After nude photos of many celebrities such as Jennifer Lawrence and Kate Upton were stolen and spread online, the FBI says they are 'addressing the matter.'
The FBI and Apple have released statements after naked photos of female celebrities such as Jennifer Lawrence, Kate Upton and Mary Elizabeth Winstead were spread online without their permission. In a statement to NBC News, the Federal Bureau of Investigation said that they were aware of the alleged hacking.
"The FBI is aware of the allegations concerning computer intrusions and the unlawful release of material involving high profile individuals and is addressing the matter," the FBI said on Monday, September 1.
The private images which emerged online on Sunday reportedly were stolen from online file storage. In response to the speculations, a spokesperson for Apple which manages iCloud says, "We take user privacy very seriously and are actively investigating this report."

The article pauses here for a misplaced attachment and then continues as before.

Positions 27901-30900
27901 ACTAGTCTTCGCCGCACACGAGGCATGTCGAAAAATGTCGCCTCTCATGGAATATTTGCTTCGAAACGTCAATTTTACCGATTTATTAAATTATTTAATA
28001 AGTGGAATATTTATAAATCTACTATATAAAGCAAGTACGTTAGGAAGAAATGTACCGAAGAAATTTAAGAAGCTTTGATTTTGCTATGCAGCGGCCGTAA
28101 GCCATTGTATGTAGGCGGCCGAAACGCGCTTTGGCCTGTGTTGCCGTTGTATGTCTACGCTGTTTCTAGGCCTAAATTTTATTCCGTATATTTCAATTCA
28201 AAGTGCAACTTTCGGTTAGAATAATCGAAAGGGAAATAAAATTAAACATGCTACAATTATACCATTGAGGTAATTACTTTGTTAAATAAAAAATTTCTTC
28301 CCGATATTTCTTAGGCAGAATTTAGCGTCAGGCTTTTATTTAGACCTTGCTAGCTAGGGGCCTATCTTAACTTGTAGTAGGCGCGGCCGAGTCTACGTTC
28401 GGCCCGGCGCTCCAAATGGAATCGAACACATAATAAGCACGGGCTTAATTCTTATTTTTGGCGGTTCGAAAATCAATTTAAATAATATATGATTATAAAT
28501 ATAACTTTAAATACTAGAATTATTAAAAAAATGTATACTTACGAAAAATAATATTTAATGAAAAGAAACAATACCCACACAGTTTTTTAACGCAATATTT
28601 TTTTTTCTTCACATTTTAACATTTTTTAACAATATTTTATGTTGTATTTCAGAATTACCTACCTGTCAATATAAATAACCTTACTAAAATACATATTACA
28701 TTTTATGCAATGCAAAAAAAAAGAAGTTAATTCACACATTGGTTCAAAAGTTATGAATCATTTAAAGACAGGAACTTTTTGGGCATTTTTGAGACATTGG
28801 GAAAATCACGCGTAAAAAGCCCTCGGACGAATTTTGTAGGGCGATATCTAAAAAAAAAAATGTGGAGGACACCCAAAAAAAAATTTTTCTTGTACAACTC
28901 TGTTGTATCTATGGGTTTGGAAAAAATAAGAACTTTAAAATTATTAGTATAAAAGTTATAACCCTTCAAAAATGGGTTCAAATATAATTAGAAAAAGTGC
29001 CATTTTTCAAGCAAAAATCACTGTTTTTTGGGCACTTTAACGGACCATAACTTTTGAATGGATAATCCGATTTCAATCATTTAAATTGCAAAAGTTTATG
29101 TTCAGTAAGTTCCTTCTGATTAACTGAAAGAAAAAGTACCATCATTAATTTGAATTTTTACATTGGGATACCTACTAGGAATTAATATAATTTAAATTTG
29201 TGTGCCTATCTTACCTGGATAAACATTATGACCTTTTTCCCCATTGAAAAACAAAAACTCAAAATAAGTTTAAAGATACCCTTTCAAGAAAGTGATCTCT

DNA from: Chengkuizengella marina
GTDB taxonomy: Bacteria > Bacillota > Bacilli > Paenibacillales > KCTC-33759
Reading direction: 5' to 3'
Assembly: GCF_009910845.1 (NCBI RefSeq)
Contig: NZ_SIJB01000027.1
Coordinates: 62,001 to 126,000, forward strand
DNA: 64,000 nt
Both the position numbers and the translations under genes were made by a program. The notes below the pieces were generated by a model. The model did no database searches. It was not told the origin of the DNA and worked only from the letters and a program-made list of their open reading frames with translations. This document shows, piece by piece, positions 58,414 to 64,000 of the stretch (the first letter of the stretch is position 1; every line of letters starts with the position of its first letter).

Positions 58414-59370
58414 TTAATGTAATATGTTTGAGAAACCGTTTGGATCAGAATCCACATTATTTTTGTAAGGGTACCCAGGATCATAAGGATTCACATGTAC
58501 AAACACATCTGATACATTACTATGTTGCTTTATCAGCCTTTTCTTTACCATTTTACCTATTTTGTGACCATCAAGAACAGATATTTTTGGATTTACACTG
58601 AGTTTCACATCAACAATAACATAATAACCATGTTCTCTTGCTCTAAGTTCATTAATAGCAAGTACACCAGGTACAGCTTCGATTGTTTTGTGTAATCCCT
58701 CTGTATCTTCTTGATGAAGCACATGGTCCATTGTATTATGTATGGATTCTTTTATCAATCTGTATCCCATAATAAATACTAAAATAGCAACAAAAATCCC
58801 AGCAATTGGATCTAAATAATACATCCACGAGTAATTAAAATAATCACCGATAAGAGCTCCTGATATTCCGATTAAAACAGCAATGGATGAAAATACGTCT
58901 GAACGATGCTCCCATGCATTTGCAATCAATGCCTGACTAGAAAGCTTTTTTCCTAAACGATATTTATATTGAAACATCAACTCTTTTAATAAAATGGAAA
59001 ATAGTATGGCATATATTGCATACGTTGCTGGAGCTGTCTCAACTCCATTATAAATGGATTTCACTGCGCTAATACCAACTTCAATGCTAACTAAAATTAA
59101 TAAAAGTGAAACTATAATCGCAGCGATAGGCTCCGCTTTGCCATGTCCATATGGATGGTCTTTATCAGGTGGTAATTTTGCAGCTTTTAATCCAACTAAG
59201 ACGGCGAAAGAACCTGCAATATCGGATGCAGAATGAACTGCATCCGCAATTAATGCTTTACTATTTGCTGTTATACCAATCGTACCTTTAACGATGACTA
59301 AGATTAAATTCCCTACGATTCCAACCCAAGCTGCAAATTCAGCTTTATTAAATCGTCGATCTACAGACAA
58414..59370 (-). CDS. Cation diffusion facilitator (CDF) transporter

A rep for Upton said that they would "pursue" anyone who took part in the hacking after images of a woman who looks like the model and a man who bears resemblance to her boyfriend Justin Verlander landed online. "This is obviously an outrageous violation of our client Kate Upton's privacy," the rep said. "We intend to pursue anyone disseminating or duplicating these illegally obtained images to the fullest extent possible."
Kirsten Dunst also responded to the leak and called out iCloud in a Twitter post. "Thank you iCloud," she sarcastically said.
While some stars admitted that the naked photos which are spread on the internet are theirs, others said that they were fake. "These so called nudes of me are FAKE people," Victoria Justice previously wrote, while a rep for Ariana Grande told BuzzFeed, "The photos are completely fake."